# Problems Working in Denary number base

• Jun 19th 2006, 08:45 AM
technics
Problems Working in Denary number base
I am doing an adult support course (for maths) and one the questions which I am struggling with (and have a deadline for tommorow) is

"Give two relevant examples of difficulties learners may face when attempting calculations in denary and the use of place value in denary."

can someone please give me fairly details examples for the above question.

much appreciated
• Jun 19th 2006, 09:24 AM
kbryant05
1 type of difficulty
(Denary)The decimal system name should not be used because of confusion that this could be thought as introducing the decimal point and money systems.
• Jun 19th 2006, 09:38 AM
technics
specific examples would be real helpful as my teacher wants examples e.g. in subtraction, division etc etc
• Jun 19th 2006, 12:15 PM
Soroban
Hello, technics!

Quote:

Give two relevant examples of difficulties learners may face when attempting calculations in denary
and the use of place value in denary.
Assuming we are involved in Arithmetic (and calculators are not used),
. . there are difficulties in almost every operation.

When adding (or subtracting) decimals, the decimal points must be aligned.

While previous (whole number) problems are always right-justified,
. . this is not true with numbers containing decimals.

Example: $\displaystyle 7.5 + 1.32 + 9 + 0.004$
Code:

The problem is NOT set up like this:           7.5         1.3 2             9       0.0 0 4       ------- Instead, it must be set up like this       7.5       1.3 2       9.       0.0 0 4       ------- Often, the "gaps" are filled with zeros.       7.5 0 0       1.3 2 0       9.0 0 0       0.0 0 4       ------- Then we can add and get: 17.824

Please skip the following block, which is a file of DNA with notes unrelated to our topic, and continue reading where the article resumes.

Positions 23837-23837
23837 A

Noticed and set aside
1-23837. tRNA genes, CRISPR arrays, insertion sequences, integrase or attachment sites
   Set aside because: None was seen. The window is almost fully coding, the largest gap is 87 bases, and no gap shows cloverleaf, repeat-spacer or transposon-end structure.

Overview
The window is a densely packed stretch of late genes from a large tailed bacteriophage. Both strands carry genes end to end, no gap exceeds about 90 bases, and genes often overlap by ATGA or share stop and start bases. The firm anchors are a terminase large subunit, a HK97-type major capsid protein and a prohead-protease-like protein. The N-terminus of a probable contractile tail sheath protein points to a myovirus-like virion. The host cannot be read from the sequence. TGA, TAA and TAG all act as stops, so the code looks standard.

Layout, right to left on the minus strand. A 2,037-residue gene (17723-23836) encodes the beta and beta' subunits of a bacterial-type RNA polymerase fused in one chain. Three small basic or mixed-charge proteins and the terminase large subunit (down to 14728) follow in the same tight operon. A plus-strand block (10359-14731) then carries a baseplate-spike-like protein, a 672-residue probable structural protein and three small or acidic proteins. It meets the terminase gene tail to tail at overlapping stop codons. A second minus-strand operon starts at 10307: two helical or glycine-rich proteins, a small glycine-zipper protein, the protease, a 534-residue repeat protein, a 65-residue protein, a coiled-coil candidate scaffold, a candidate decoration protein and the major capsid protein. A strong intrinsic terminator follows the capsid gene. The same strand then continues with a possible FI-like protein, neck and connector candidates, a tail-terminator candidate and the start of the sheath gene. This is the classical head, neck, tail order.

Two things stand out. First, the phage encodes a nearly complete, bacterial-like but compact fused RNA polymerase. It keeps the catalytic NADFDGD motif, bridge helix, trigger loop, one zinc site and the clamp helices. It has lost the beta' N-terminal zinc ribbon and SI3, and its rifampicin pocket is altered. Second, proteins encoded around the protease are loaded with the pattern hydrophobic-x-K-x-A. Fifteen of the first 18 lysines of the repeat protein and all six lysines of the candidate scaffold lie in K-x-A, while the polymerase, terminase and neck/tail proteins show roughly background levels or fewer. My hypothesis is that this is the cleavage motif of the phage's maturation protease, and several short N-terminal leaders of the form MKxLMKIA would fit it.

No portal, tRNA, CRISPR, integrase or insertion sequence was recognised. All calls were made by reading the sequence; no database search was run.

When multiplying, the decimal points are not aligned.
But the decimal point in the product must be carefully placed.

Example: $\displaystyle 1.9 \times 2.47$
Code:

The problem is set up like this:         2.4 7           1.9       ------- Multiply "as usual":         2.4 7           1.9       -------       2 2 2 3       2 4 7       -------       4 6 9 3
Now the decimal point must be placed in the product.

The first number has two decimal places (counting from the right).
The second number had one decimal place.
. . We want the sum: $\displaystyle 2 + 1 \,= \,3$ decimal places.
Hence, the answer will have three decimal places: $\displaystyle 4.693$

There is an intuitive way to place the decimal point.

The product has $\displaystyle 4693$.
The answer could be: $\displaystyle 46930,\;4693,\;469.3,\;46.93,\;4.693,\;0.4693,\;$ etc.

Estimate the size of the answer.
2.47 is very close to 2.5 . . . and 1.9 is very close to 2.
Our problem is roughly: $\displaystyle 2.5 \times 2 \,=\,5$

The only choice which approximates 5 is: $\displaystyle 4.693$

I hope this is the type of stuff you were asking for.
If not, please clarify . . .
• Jun 19th 2006, 12:41 PM
technics
Thank you very much sir!